5. Sublime: People who listen to it tend to downplay the whole social change aspect of the band in favor of the smoking pot aspect.

4. Metallica: When you kill Napster, you kill my attraction to your fans.

3. Any Christian rock band: No explanation needed.

2. Tie: Lynyrd Skynyrd/Toby Keith: The two asshole customer favorites.

1. Insane Clown Posse: Pretty much everything wrong with all the other bands plus face paint.

Sin Twister

Carey Wilson
10. Elvin Bishop, Sierra Nevada Big Room: The encore number at a concert that didn’t have any low points managed to channel all the energy of the evening into one gospel-powered crescendo of beautifully sung lyrics and blazing lead guitar.

9. Motörhead, Stage Fright: Stellar video and musical production values make this concert DVD a must-have for fans of high-energy, ultra-heavy power trio rock.

8. Gorgeous Armada, at Off Limits: Band leader Handsome Gorgeous knows how to turn a bar room gig into a raging party.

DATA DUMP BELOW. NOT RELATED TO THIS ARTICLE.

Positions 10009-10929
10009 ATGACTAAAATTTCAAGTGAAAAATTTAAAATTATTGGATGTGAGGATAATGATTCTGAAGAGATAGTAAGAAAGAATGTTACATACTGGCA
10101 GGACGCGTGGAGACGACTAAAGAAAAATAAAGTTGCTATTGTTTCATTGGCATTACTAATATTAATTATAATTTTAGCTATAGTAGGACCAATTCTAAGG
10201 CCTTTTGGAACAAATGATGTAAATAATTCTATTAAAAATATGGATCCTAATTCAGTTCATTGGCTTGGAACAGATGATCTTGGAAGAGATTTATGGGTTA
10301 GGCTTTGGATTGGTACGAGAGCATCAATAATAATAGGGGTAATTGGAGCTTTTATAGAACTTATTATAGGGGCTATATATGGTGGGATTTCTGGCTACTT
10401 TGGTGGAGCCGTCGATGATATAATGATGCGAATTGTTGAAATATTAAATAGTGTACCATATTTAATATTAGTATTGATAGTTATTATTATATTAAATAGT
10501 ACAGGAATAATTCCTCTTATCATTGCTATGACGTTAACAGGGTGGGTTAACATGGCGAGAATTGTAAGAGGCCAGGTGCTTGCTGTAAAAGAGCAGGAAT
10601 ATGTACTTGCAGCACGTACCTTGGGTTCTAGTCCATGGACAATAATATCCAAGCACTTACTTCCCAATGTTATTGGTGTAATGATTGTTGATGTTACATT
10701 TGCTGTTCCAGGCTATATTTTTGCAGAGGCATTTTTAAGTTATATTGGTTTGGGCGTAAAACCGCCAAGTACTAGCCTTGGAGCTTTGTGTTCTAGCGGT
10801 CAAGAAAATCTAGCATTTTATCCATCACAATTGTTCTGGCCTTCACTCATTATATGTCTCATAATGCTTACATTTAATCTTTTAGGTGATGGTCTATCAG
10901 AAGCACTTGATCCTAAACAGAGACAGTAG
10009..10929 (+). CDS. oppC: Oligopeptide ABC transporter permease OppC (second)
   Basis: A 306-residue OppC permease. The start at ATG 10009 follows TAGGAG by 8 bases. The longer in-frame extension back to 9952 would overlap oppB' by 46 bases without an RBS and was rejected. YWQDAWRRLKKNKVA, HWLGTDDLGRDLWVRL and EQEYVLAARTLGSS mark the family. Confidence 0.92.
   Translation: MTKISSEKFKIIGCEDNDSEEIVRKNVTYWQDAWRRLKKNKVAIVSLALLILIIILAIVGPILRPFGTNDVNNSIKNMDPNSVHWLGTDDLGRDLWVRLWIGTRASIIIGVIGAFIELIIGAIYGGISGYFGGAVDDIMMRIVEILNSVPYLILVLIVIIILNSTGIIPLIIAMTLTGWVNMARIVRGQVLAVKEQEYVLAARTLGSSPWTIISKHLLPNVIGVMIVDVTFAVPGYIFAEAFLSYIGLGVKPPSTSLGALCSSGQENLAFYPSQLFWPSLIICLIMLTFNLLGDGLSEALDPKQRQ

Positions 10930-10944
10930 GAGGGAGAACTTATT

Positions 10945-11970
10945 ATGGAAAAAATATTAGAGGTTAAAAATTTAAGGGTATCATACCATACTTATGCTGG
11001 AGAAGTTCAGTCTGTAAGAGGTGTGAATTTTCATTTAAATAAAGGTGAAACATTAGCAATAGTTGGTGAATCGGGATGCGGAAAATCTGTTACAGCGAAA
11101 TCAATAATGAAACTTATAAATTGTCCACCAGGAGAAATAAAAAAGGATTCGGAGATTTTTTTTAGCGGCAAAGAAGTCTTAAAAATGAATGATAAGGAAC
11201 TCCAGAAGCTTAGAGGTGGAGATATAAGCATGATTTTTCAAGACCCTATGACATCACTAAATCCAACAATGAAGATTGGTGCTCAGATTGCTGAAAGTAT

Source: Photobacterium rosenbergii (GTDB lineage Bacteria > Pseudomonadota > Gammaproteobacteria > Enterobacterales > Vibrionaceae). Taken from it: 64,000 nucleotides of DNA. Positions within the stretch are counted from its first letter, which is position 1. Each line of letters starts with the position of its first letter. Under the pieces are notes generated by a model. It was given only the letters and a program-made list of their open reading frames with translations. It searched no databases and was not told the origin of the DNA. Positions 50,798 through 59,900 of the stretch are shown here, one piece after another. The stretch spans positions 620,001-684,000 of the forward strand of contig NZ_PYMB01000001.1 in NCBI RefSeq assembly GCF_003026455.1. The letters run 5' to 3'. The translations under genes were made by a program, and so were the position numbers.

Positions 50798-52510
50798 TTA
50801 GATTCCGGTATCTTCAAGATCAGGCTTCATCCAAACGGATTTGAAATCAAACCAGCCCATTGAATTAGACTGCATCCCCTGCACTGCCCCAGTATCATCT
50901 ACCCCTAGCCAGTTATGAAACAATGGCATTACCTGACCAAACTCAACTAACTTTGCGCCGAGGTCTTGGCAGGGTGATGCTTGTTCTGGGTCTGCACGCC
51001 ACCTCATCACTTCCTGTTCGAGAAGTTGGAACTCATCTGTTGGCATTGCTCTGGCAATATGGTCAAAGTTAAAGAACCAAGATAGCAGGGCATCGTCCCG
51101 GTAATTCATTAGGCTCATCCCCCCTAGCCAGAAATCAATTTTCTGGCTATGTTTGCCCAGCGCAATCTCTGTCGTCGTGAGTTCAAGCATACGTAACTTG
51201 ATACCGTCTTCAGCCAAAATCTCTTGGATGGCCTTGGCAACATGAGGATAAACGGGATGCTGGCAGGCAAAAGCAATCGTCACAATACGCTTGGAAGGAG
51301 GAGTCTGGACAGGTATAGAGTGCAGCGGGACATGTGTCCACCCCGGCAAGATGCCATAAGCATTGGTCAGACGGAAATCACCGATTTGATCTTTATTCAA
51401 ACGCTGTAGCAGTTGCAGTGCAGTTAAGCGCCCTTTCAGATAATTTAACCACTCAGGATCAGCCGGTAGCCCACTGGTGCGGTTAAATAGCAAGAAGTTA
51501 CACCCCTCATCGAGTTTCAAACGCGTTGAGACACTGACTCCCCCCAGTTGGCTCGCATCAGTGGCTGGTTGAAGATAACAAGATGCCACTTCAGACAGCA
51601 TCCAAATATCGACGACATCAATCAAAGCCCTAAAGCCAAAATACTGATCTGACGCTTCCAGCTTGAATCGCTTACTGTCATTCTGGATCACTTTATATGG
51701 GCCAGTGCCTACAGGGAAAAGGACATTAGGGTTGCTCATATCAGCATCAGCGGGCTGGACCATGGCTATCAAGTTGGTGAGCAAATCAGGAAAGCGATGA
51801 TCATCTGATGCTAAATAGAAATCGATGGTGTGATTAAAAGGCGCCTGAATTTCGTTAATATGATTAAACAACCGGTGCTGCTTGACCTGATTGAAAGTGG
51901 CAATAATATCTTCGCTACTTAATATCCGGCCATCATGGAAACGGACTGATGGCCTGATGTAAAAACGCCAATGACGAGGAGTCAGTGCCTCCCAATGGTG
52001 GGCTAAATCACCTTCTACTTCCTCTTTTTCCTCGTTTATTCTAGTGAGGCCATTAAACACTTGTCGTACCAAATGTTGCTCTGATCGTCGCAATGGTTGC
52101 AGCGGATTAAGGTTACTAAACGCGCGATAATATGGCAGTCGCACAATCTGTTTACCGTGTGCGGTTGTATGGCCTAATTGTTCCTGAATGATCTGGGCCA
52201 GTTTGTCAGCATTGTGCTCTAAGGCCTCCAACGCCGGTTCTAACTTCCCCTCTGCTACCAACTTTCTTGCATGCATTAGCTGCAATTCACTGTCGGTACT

7. Southern Culture on the Skids, Double Wide Live: The six-minute opus “Banana Pudding” packs enough lascivious licks to fuel a dozen make-out sessions.

6. Brett Dennen, Chico Women’s Club: Dennen’s live show, accompanied by only a drummer, was full of joyful dancers, including a couple of little kids who Dennen encouraged to dance with him on stage.

5. Neil Young, Living With War: Young was working under genuine inspiration when he cut these 10 songs in six days last March, accompanied by a bass player, drummer, trumpeter and 100-voice choir.

4. Dan Hicks & His Hot Licks at the Big Room:The guy who invented a self-contained musical genre by blending old-time hot jazz, Andrews Sisters harmonies and acoustic folk instrumentation sounds as fresh and lively today as he did 35 years ago.

3. Sin Twister playing “Beat on the Brat” with 10-year-old Gibson Little leading the band at Barbara Manning’s graduation party.

2. Lou Reed, Laxson Auditorium: Having a phone interview with Reed was the highlight of my journalistic career thus far, and seeing Reed perform live on the Laxson stage with two of the world’s premiere bassists was a treat equaled only by …

1. Emmylou Harris, Laxson Auditorium: The art of Emmylou Harris transcends mere entertainment and transports us to a realm of emotional truth that allows us to grasp the poignancy and preciousness of our own mortality. Hats off to Chico Performances for bringing these two musical treasures to Chico.